On joining the club

13 May 2012 § Leave a comment

Soon after PG and I had our illustrious katb kitab at the Ministry of Justice, my father  set about the process of getting PG membership to the local nady — the neighborhood sporting club around which a lot of Egyptian social life revolves. For as long as I can remember we have been meeting with friends and family at the club — for lunch, to watch a football match or basketball game, for tea, whatever. A lot of social life in Egypt revolves around these clubs. This was especially the case back in the day when the number of cafes and restaurants in which young people could hang out was limited. I remember my bestie from school days — Mini — returning at the start of every school year and telling me all about her latest summer flirtations at the club with Ahmed or Alaa or whatever the name of the current boy of summer was.

All this is to explain my father’s keen interest in getting PG his nady membership as soon as possible — once he’d joined the club, it meant he had really joined the club.

The first step in doing this required that I separate from my family membership and become my own, working adult member (“a’dwa a’mila” ). Once that step was completed I could then add my spouse and, eventually, my children and they would not have to pay the current, exorbitant new member fees. We completed this step, eventually, after a lot of wrangling and yelling and even some veiled threats (more on that story some other time), and then completely forgot about getting PG his membership. Then we got married, moved to England, and there was no point.

So, since our return we’ve been meaning to get PG his membership. A month ago we finally started the process and two weeks later, PG finally had his membership card in hand — all for the low low price of $11 (including swimming members; $6 without).

In order to get his membership we needed the following documents:

For him

– Copy of a form of ID (in his case his passport; you will need to bring the original to look at)

– Copy of a degree or educational certificate (same applies about bring the original)

– Military service exemption (not applicable in PG’s case, of course but including this in case your spouse is Egyptian)

– Two passport photos

– $6, which must be paid in dollars not the EGP equivalent

For me

– Copy of our marriage certificate (bring along the original)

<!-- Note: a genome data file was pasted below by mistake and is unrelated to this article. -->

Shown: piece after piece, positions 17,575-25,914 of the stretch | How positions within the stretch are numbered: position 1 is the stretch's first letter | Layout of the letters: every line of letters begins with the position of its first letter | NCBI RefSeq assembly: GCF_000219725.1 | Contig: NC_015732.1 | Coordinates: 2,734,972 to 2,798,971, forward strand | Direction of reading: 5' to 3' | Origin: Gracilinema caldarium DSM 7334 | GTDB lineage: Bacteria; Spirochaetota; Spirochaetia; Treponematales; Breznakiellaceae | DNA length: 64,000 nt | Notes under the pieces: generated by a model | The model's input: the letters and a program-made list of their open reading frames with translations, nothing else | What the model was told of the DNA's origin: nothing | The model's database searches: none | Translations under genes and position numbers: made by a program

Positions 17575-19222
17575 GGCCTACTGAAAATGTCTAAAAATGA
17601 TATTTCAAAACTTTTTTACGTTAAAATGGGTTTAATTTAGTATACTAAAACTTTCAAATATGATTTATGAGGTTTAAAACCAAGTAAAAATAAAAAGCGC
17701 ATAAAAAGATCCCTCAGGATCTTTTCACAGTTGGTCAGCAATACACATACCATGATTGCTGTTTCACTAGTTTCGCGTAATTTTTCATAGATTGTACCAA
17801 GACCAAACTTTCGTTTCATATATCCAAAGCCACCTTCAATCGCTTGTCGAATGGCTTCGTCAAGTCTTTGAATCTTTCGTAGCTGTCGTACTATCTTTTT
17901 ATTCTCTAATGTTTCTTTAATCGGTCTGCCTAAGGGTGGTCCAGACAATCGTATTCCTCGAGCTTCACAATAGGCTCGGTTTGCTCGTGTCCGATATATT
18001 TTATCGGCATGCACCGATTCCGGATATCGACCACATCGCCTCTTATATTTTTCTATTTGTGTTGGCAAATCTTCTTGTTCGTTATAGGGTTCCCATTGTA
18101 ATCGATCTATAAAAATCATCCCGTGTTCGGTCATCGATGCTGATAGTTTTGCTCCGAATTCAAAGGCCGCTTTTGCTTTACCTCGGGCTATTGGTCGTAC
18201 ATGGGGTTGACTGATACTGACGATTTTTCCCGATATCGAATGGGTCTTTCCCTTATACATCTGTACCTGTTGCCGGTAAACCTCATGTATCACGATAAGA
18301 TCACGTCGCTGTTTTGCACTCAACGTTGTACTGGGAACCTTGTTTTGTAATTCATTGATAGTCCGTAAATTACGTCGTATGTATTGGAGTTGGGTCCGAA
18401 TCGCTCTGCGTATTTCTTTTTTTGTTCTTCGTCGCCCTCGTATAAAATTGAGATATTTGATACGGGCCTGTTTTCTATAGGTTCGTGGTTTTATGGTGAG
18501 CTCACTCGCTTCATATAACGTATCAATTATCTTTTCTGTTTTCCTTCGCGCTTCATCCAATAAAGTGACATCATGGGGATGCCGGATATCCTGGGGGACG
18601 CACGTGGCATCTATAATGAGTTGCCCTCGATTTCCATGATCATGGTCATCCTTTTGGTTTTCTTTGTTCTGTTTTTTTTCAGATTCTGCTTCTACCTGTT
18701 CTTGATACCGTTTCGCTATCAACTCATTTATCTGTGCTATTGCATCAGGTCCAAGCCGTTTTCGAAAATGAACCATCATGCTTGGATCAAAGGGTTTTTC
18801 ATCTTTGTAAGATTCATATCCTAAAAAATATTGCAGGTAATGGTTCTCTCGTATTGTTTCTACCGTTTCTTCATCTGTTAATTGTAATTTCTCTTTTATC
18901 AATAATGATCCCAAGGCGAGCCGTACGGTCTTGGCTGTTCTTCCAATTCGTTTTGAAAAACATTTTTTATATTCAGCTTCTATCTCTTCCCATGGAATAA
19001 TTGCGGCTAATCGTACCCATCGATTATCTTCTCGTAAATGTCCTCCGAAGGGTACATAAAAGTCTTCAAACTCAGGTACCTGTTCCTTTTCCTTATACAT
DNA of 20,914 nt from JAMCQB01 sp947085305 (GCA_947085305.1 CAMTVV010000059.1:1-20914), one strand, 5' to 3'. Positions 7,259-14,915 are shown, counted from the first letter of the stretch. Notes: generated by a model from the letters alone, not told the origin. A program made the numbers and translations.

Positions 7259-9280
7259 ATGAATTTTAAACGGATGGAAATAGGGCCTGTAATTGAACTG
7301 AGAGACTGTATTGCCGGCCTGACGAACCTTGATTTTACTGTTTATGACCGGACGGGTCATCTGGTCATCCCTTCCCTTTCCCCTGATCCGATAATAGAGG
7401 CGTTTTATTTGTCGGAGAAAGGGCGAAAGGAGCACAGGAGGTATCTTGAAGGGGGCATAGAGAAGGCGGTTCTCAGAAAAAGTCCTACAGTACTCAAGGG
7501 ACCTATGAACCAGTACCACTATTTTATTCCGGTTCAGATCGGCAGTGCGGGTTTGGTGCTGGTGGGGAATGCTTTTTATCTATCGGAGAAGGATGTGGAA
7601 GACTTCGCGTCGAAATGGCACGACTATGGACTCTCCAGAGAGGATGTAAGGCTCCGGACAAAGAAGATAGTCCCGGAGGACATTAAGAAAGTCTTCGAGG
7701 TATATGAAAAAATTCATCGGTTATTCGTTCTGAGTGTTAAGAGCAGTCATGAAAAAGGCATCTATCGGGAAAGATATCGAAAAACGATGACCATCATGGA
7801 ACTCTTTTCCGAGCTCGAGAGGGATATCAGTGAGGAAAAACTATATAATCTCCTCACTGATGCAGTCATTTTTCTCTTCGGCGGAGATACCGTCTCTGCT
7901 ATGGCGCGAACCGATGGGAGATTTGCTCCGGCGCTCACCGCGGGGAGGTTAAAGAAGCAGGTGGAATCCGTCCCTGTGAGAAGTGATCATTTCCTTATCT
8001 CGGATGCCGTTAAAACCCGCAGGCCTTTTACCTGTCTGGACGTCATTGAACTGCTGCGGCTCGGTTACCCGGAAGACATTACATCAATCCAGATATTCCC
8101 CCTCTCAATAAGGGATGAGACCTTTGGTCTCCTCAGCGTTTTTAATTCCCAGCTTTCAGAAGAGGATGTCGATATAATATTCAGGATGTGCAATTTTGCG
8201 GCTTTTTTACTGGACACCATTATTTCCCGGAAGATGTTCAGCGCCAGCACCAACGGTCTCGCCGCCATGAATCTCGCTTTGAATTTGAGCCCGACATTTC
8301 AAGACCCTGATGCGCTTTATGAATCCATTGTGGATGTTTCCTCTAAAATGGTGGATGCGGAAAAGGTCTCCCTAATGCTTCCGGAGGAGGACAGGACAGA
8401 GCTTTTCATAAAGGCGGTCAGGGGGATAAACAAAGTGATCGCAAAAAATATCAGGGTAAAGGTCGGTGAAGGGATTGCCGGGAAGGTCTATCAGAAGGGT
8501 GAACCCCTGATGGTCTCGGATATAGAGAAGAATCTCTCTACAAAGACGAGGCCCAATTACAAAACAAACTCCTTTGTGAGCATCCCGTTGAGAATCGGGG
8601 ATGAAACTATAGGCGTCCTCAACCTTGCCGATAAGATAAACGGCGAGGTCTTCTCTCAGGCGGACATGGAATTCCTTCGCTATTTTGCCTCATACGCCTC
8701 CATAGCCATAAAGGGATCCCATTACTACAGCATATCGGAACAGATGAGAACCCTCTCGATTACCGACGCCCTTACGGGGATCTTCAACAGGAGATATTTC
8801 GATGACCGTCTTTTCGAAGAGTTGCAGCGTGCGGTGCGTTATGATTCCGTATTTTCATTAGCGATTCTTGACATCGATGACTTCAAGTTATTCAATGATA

– Copy of my national ID

– Two passport photos

– EGP 256 (processing fee for issuing a new club membership card linking me to my spouse)

We took our documents to the Member Affairs office and were told to come back within a week to pay the above-mentioned fees. Once we paid the fees we were told to come back within 10 days to pick up the new membership cards. In the meantime, however, PG was issued a receipt which he was able to use to enter the club as a member until the card was issued. Aside from the first step (getting me separated from my family membership), the whole process was pretty easy peasy and surprisingly well-organized (minus having to go to three different offices to first pay the fee, get the receipt, obtain the card — typical Egyptian underemployment methods).

Of course, my favorite part of this whole story is the ending. When we finally went to pick up our new cards PG’s card read:

السيدة بج حرم السيدة نيوجبشن

In English: Mrs. “PG”, Wife of Mrs. “Newgyptian”

Primitive censorship skills

When the guy printing the cards handed it over he leaned across the counter and looking at the card with shifty eyes and said, “Um, you can get that changed right now. Just go over to the cashier and tell him to change it for you on the system.” At first I didn’t get what he was on about and so I said, “What? Change what?” And he pointed to the card. I barely stifled a smile and said, “Well, we have to renew our membership at the end of June anyway, right? We can just wait till then.” In one final desperate plea on behalf of my unintentionally emasculated spouse (a woman applying for membership on behalf of her husband?! impossible!) the guy said, “Well, you might forget! Why not just do it now. Save yourself the hassle later.” Then he looked at me, looked back at PG who was standing behind me and mumbled, “I mean, unless he doesn’t care. I’m just saying…”

At which point I thanked him and practically skipped out of the office. While PG had caught the gist of what was going on, I gleefully filled him in on the exchange on the way back to the car. Then I stopped and said, “Wait, unless you actually care and want to change it now.” To which he manfully replied, “Pfftt…who cares? We can change it later.”

The next day he emailed me a scan of the ID card knowing how desperately I would want to share this tiny moment of feminist hahaha with the world.

He’s the best wife a girl could ask for.


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